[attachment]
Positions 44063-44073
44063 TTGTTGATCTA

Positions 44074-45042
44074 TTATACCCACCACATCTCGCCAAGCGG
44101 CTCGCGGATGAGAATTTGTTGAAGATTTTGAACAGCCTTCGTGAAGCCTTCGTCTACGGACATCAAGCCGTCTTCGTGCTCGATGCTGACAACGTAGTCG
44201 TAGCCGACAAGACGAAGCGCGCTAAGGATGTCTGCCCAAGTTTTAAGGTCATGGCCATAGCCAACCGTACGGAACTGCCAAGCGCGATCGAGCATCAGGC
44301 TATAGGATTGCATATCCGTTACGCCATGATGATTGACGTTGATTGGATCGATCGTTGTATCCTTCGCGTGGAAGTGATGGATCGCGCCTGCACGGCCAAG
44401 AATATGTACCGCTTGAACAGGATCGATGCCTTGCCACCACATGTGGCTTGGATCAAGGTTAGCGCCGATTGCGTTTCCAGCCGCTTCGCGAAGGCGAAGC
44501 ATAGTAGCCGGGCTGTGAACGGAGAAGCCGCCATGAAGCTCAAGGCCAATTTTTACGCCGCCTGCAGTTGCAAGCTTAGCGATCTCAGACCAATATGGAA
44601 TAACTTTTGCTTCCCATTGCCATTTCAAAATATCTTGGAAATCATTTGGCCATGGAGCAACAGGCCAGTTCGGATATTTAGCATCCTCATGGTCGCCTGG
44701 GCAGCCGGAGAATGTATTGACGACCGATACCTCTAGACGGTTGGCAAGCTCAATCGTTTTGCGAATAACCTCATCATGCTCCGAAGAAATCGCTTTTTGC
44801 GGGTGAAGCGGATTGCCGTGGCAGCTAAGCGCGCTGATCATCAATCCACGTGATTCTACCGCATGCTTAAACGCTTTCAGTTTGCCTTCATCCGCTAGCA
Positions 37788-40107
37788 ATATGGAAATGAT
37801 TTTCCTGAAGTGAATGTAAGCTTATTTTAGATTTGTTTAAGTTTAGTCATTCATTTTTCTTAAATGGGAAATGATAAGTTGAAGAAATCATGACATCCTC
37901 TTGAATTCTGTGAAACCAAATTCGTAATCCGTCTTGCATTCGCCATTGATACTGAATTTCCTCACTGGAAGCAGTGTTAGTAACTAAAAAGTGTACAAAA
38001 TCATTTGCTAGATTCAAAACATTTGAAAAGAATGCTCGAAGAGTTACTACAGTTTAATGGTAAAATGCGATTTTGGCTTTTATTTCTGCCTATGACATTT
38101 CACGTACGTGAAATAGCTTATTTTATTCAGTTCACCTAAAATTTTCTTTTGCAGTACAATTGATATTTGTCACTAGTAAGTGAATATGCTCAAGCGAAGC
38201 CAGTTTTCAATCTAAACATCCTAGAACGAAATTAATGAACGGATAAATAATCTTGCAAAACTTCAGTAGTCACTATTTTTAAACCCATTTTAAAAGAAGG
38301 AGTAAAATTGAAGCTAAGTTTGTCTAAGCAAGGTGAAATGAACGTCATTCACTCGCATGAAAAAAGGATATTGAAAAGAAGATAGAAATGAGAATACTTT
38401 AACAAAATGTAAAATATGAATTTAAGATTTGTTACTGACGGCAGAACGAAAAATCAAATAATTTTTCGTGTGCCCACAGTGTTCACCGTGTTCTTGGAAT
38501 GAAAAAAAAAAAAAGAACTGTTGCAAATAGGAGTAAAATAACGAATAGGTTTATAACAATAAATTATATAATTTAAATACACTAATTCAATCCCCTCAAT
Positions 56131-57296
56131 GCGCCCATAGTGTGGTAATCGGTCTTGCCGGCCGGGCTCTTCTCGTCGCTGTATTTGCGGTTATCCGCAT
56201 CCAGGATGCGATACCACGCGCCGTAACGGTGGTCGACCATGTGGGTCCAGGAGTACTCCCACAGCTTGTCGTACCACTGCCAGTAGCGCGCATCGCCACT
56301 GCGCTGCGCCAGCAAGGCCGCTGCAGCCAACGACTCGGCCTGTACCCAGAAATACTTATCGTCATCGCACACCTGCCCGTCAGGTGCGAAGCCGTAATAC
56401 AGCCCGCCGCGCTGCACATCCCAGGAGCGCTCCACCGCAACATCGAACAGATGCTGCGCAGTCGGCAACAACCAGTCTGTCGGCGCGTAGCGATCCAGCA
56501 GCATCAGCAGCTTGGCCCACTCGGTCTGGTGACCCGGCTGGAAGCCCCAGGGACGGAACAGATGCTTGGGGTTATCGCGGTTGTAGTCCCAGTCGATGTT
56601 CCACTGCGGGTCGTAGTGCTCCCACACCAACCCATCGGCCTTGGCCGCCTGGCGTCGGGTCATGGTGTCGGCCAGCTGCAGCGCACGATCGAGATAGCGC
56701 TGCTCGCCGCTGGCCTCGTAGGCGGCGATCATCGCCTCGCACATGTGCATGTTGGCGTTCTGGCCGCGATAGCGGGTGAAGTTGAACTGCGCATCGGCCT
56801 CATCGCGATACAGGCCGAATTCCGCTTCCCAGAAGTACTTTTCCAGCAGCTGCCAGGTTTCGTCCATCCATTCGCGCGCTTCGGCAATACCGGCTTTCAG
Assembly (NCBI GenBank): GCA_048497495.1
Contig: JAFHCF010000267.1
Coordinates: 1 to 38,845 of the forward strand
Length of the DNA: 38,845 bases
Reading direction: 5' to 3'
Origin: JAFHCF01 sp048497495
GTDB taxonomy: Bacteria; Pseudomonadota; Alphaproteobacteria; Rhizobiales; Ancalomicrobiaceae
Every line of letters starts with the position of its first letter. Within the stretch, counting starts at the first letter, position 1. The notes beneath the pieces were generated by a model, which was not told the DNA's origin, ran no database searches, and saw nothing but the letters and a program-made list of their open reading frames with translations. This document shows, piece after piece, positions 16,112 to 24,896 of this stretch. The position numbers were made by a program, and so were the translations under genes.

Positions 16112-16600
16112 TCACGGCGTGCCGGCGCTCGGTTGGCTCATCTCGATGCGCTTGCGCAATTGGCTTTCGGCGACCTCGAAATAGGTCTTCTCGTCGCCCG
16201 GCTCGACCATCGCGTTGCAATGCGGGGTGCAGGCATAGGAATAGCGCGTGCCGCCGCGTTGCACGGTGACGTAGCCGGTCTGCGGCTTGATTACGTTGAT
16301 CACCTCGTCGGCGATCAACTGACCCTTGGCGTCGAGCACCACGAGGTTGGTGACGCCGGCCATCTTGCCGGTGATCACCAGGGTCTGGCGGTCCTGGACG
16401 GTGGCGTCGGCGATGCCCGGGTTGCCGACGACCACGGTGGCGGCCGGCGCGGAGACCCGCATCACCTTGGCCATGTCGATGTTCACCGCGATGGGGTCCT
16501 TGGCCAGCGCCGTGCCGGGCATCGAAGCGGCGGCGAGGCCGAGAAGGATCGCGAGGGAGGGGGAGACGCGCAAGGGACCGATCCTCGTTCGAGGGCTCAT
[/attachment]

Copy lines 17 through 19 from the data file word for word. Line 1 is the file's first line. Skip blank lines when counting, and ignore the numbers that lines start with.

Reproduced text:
38001 TCATTTGCTAGATTCAAAACATTTGAAAAGAATGCTCGAAGAGTTACTACAGTTTAATGGTAAAATGCGATTTTGGCTTTTATTTCTGCCTATGACATTT
38101 CACGTACGTGAAATAGCTTATTTTATTCAGTTCACCTAAAATTTTCTTTTGCAGTACAATTGATATTTGTCACTAGTAAGTGAATATGCTCAAGCGAAGC
38201 CAGTTTTCAATCTAAACATCCTAGAACGAAATTAATGAACGGATAAATAATCTTGCAAAACTTCAGTAGTCACTATTTTTAAACCCATTTTAAAAGAAGG